The Avondhu - By The Fireside


- John Arnold

There’s a Latin phrase ‘oft used in literature ‘Tempis Fugit’ - ‘Time Flies’ and so it does. It was back in the year of Our Lord 2007 that I was first asked to write ‘an occasional column’ for the Cork Evening Echo. I did start to do a bit of scribbling and eventually managed (after 5 years) to ‘type’ with one finger.

St Stephen’s Day, fourteen years ago, December 26th 2007, we had a quiet day celebratin­g the second of the Twelve Days of Christmas. A few ‘Wran Boys’ called early in the day and after that, with farm-work finished, I sat by the fireside reading. For me, that was ‘the day the music stopped’. It was a Wednesday.

A week later, I wrote in The Echo;

About a month ago we heard the announceme­nt in the media that all Joe Dolan concerts for the foreseeabl­e future were cancelled. The reason given was due to some illness which Joe had contracted. That’s all we knew at the time. A fortnight before Christmas I was saying at home that we should send him a “Get Well” card – but we weren’t sure where to send it; Mullingar or even Westmeath, Ireland would probably have found him but in the end we never did sent the card. In December too a galaxy of showband personalit­ies gathered in Cork for the unveiling of the “boulevard of stars” outside the Arcadia. I remember reading about it on the papers and thinking that Joe would have liked to be there. The day before Christmas Eve I rang Art Supple to know if he had any “news” of Joe’s health. Art had been at the event at the Arc and had spoken to Ben Dolan, Joe’s older brother and bandleader of the Drifters for decades. The story was that Joe was still ill.

Then on the evening news on St. Stephen’s Day came the terrible shock. “The death has been announced of one of Ireland’s top entertaine­rs Joe Dolan” I’d been sitting in an armchair reading a paper when I heard it. I just burst out crying –it couldn’t be – Joe Dolan dead? the singer, the showman, the pop star – ageless and indestruct­ible. On the television they showed a few clips of Joe on stage, on The Late Late and other shows. With streaming eyes I looked at these – still not believing what I’d just heard.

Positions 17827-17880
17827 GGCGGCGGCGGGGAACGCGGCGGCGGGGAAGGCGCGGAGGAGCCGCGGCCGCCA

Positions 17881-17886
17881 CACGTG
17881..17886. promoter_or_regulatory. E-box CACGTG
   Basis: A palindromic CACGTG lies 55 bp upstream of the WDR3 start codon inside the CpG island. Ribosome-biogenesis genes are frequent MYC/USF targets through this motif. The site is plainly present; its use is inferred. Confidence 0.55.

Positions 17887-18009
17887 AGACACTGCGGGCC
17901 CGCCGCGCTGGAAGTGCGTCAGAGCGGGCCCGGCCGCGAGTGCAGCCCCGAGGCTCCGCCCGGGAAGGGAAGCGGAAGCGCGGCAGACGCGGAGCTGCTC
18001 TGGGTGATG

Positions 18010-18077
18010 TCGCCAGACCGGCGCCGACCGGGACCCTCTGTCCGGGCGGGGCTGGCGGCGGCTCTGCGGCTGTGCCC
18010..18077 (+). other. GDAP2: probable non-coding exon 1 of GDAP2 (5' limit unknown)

When I hear teenagers and young people today talking about a night ‘out’ they say the crowd at such and such a place was ‘massive’. On enquiring about the size of the crowd you’d be told that maybe two or three hundred had been there. Well I was so lucky to have experience­d the last decades of the showband era, the 1970’s and 1980’s. The Arcadia in Cork, the Majestic in Mallow, Redbarn in Youghal, the Top Hat in Fermoy and the Majorca in Crosshaven were all the ballrooms of romance. A thousand dancers back then would have been just a handy crowd and ‘twasn’t unusual to see twice that on Friday, Saturday and Sunday nights.

There were many, many stars on the circuit and the different bands had their own following. Whether ‘twas Dickie Rock, Brendan Bowyer, Sean Dunphy, Tommy Drennan, Red Hurley, Art Supple, Brendan O’Brien, Hugo Duncan, Larry Cunningham, the Champions or Big Tom, the crowds flocked to see and hear them. To my mind however, Joe Dolan was head and shoulders over the lot. This was not because he was ‘on the road’ for well over forty years. Not because when the ‘ballroom scene’ was over Joe never faded away, no – Joe Dolan was just so special. In recent years the phrase “There’s no show like a Joe show” has been coined. This referred to his concert tours all over the country which guaranteed ‘house full’ signs once the tickets went on sale.